> history of spontaneous abortions, and a family history of blood clots.
> Later, we confirmed that in addition to her pre-existing psychiatric
> disorders, she has a genetic clotting disorder.
> When I reflect on this case, I'm forced to realize that had I not been
> aware of how common various biases can lead to delayed diagnosis and
> diagnostic error, this woman may have continued to go untreated, worsening
> her physical health, and her concerns may have continued to be minimized
> and dismissed, worsening her mental health. I also suspect that patients
> with pre-existing psychiatric disorders likely suffer from delayed and
> misdiagnosis more commonly, and agree that the implications this has on the
> financial burden, patient safety, mental health, physical health, and the
> overall doctor-patient relationship in this group are frightening.
> I plan to fully analyze this case from a diagnostic error standpoint and
> to review the literature on the specific biases that affect the care of
> patients with pre-existing psychiatric disorders. I plan to eventually
> write a case report on this, and am sure that through that process, I'll
> learn even more about diagnostic error and how to prevent it. If any of you
> have experiences, articles, or papers you'd like to share, please send them
> my way! Also, if you have any questions for me, or any advice to help me as
> I continue through residency and develop as a physician, I'm all ears and
> open for mentorship. I'm inspired by you all, and I look forward to
> continuing these conversations.
> Sincerely,
> Deborah Akinniyi
> Deborah C. Akinniyi, MD, MS
> Yale Internal Medicine Residency Program
> MD, George Washington University, '12
> MS/BS, Stanford University, '08
> Website: http://fickprinciple.wordpress.com
> Email: deborah.akinniyi at yale.edu, chinenye at stanfordalumni.org
> Confidentiality Note: This e-mail is intended only for the person or
> entity to which it is addressed and may contain information that is
> privileged, confidential or otherwise protected from disclosure.
> Dissemination, distribution or copying of this e-mail or the information
> herein by anyone other than the intended recipient, or an employee or agent
> responsible for delivering the message to the intended recipient, is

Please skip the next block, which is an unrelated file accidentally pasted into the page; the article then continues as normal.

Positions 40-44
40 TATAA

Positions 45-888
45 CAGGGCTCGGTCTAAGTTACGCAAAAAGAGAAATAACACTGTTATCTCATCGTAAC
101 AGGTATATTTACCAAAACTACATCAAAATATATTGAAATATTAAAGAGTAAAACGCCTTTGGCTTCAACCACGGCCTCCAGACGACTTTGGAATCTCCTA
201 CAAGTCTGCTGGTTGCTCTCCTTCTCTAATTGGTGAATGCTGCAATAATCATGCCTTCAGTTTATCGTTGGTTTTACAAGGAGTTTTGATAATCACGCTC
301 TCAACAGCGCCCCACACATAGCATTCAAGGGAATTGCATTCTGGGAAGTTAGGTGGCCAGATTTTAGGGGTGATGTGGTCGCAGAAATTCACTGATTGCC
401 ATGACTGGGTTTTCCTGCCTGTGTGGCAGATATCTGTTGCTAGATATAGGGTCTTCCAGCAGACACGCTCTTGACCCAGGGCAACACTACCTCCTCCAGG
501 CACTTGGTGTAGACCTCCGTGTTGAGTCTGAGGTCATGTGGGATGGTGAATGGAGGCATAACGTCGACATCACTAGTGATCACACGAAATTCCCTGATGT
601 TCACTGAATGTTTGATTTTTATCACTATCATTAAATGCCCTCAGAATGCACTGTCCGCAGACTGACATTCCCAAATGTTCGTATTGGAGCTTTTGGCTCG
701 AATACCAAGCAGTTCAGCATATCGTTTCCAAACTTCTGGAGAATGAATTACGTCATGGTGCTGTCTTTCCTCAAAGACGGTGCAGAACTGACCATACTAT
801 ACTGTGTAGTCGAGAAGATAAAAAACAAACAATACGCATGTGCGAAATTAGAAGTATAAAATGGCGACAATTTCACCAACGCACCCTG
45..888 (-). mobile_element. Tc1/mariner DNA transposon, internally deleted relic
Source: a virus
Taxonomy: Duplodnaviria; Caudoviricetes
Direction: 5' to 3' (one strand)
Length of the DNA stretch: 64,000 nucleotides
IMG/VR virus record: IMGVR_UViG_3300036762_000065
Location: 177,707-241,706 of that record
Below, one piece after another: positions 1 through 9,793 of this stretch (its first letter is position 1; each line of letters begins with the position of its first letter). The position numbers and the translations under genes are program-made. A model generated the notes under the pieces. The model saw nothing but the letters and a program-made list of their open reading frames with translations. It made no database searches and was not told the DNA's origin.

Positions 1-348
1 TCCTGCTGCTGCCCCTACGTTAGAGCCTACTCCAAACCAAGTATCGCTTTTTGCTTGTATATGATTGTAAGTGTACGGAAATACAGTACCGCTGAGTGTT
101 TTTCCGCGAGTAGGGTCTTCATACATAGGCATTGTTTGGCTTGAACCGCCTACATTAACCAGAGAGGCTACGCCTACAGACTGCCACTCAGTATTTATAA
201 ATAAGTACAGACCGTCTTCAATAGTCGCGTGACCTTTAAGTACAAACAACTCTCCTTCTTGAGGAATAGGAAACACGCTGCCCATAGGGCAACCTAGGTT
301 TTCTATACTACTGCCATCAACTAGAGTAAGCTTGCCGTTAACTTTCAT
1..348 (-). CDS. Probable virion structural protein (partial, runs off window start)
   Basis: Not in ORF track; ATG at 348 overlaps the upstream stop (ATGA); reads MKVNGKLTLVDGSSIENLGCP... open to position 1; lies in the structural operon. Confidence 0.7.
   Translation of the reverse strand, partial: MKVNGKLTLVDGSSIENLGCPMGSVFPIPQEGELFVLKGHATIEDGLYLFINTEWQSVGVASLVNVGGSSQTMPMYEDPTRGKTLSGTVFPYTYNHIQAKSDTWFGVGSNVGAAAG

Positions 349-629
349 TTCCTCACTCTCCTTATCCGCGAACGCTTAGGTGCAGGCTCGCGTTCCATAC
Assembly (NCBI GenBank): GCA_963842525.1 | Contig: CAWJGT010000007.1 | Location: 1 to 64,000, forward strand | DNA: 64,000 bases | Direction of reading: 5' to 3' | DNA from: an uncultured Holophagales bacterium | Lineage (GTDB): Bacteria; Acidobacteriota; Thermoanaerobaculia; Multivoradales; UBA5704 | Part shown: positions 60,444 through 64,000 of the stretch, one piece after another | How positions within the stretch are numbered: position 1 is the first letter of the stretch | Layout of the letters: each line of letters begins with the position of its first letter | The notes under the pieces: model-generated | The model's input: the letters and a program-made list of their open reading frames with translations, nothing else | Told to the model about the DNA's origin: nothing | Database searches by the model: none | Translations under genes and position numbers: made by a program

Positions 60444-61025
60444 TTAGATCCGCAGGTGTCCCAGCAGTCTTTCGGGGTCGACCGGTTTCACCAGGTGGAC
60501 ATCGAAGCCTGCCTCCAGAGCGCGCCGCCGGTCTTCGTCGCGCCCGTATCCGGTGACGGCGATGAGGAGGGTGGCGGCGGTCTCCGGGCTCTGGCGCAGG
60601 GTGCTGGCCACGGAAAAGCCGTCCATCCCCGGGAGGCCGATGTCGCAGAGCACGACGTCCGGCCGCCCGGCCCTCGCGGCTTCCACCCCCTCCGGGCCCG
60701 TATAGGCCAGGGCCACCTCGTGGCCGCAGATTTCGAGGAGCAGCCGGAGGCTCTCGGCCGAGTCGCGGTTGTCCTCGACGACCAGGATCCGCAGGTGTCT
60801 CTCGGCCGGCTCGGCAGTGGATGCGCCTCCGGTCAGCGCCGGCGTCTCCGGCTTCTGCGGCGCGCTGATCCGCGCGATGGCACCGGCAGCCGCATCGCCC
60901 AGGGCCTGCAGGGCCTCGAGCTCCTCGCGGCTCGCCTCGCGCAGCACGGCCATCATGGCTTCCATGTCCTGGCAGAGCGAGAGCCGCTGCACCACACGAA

> prohibited. If you have received this e-mail in error, please email
> deborah.akinniyi at yale.edu and destroy the original message and all copies.
> On Wed, Jul 24, 2013 at 7:40 PM, James Navin <jnavindr at aol.com> wrote:
> absolutely true there is a reason they screen admitted mental patients for
> thyroid disease and syphilis
> jn
> -----Original Message-----
> From: Amy Reinert <amy.reinert at GMAIL.COM>
> Sent: Wed, Jul 24, 2013 1:36 pm
> Subject: Crowd Wisdom, Premature psych conclusions, and harm from
> misdiagnosis
> I'm coming in a little bit late to this discussion, but did want to
> respond to Dr. Bell's comment about women with history of sexual abuse
> seemingly living in the doctor's office.
> For my doctoral dissertation research, I conducted a study of women
> diagnosed with autoimmune disease whose symptoms had been dismissed by
> several physicians over the course of several years. All of these patients
> were dismissed as "psych" by male and female physicians alike (please note
> that they were screened for pre-existing mental disorders). Some physicians
> ran tests initially. Others declined to run tests at all. Obviously these
> women truly were ill, however, they experienced significant psychological
> harm that can reasonably be attributed to misdiagnosis or lack of
> investigation. Of course, there were also financial implications from all
> of these unproductive office visits. Too much to go into in depth here, but
> in considering the harm these patients experienced in terms of their mental
> health (being told they was nothing wrong with them when in fact their
> bodies were clearly--to them-- ill) and the worsening of their untreated
> disease, it seems that there does need to be further study of patients with
> unresolved symptoms. The results of my study also indicated that more study
> of the influencing "invisible" personal biases held by physicians is also
> in order.
> A.D. Ruzicka, Ph.D
> ________________________________
*Xavier E. Prida MD
Bay Heart Group
813 875 9000 (Ofc)
813 874 3278 (Fax)
xprida at bayheartgroup.com